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FORUMS Photography Talk by Genre Wildlife Talk 
Thread started 12 Feb 2010 (Friday) 14:45
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Planning an African Safari

 
Eclyps19
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Aug 25, 2010 07:06 |  #91

I'm leaving for my Botswana/South Africa trip tomorrow. I'll be bringing a 30D, 7D, 17-50 2.8, 100-400L, 38GB of CF, 320GB external HD, 120GB Netbook, and an old PowerShot.

I'm seriously contemplating a tripod/monopod/both. The 100-400 is a rental and I spent the past couple of day shooting with it and boy does it take some getting used to. The lens in incredible, but I'm definitely worried about low-light situations. I could really use the extra few stops. I'd also love to take some long exposure night shots, as some of the camps we are staying at overlook some beautiful landscapes. Weight, of course, is an issue, though. Seems like there are quite a few conflicting opinions on whether or not a tripod/monopod would get much use, especially during drives. Oh... decisions, decisions, decisions...


Canon 30D | Sigma 105mm 2.8 Macro | Canon 50mm 1.8 | Tamron 17-50mm 2.8 | 55-250mm f/4-5.6 IS | 380 EX Flash

  
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condyk
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Aug 25, 2010 10:02 |  #92

From what you say I would take a tripod. I'd also consider whether you need two bopdies. yes, you get a back-up in case of problems, but if weight is an issue then I'd take the 7D and 100-400 and 17-50. I'd also just take the netbook. It's a risk, but you won't need two bodies with those lenses. On safari most of your shots qwill be with the long lens, like 98%, and the 17-50 will be handy around camp. So you can just swap as needed. Early morning and late afternoon are prime shooting time, so the 7D will give you decent ISO performance to enable the necessarfy shutter speed. The 30D I'm less confident about in that regard, but I have used the 30D on safari and never had a problem with shutter speed issues. I would absolutely take a bean bag. I don;'t think the 100-400 IS stabilisation is consistently good enough to hand hald - beanbag and tripod as necessary will be way better. The 100-400 aklso has issues with some filers so check with and without. If weight is not a big deal then sure, take the 30D and external drive. I usually shoot way less than 8GB on a day shooting - focus on composition rather than machine gun shooting style. You'll get better images IMO and have less junk to cull in the evenings.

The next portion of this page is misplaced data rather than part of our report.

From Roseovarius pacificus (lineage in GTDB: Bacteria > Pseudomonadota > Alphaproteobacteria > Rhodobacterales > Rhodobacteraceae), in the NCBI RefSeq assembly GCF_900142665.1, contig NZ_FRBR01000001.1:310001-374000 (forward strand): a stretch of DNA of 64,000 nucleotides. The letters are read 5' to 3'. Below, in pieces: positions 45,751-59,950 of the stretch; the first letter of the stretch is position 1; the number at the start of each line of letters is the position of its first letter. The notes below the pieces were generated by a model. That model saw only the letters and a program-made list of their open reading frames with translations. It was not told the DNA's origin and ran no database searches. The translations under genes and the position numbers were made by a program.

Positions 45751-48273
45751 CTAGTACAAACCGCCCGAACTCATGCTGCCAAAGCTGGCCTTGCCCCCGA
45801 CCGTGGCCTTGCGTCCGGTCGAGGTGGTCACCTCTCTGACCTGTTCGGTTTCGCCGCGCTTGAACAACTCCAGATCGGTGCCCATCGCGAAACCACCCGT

https://photography-on-the.net …/showthread.php​?t=1203740

  
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Eclyps19
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Aug 25, 2010 10:21 as a reply to  @ condyk's post |  #93

luckily camera bodies are pretty light, and if for whatever reason something DOES happen to the 7D, I really really feel like I need a backup.

I also don't want to be swapping lenses (at all, if I can help it) during the dry season. The 17-50 will always be on the 30D and the 100-400 will always be on the 7D.

If it comes down to it, I don't really need clothes... right?????? :)

I'm heading out after work to compare some tripods. Hate spending so much on something I won't use very often, but it'll be worth it.


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condyk
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Aug 25, 2010 10:29 |  #94

You actually don't need many clothes as it is so dry you don't notice sweat at all. Shorts, short-sleeve shirts and sandles will do most days, but can be chilly early morning and evening, so a fleece essential too. Don't forget a ballhead: Manfrotto 488 is probably the minimum for the 100-400, but if just doing landscapes you can manage without IMO.


https://photography-on-the.net …/showthread.php​?t=1203740

  
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rossmtbiker
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Aug 25, 2010 12:14 |  #95

riyazi wrote in post #10748894 (external link)
Hope you have a great trip. AYLIS will definitely make it a memorable one for you!

Riyazi, an especially big thanks to you and Teo. Your photos are outstanding and your blog was very helpful to us.




  
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delaford321
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Sep 01, 2010 18:36 as a reply to  @ post 9726103 |  #96

In high school I went on a safari, I don't remember the name of it...but oh my goodness, you're going to have a great time! Our safari was in northern Tanzania...what beautiful countryside... Enjoy your trip!


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riyazi
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Sep 02, 2010 04:04 |  #97

rossmtbiker wrote in post #10785964 (external link)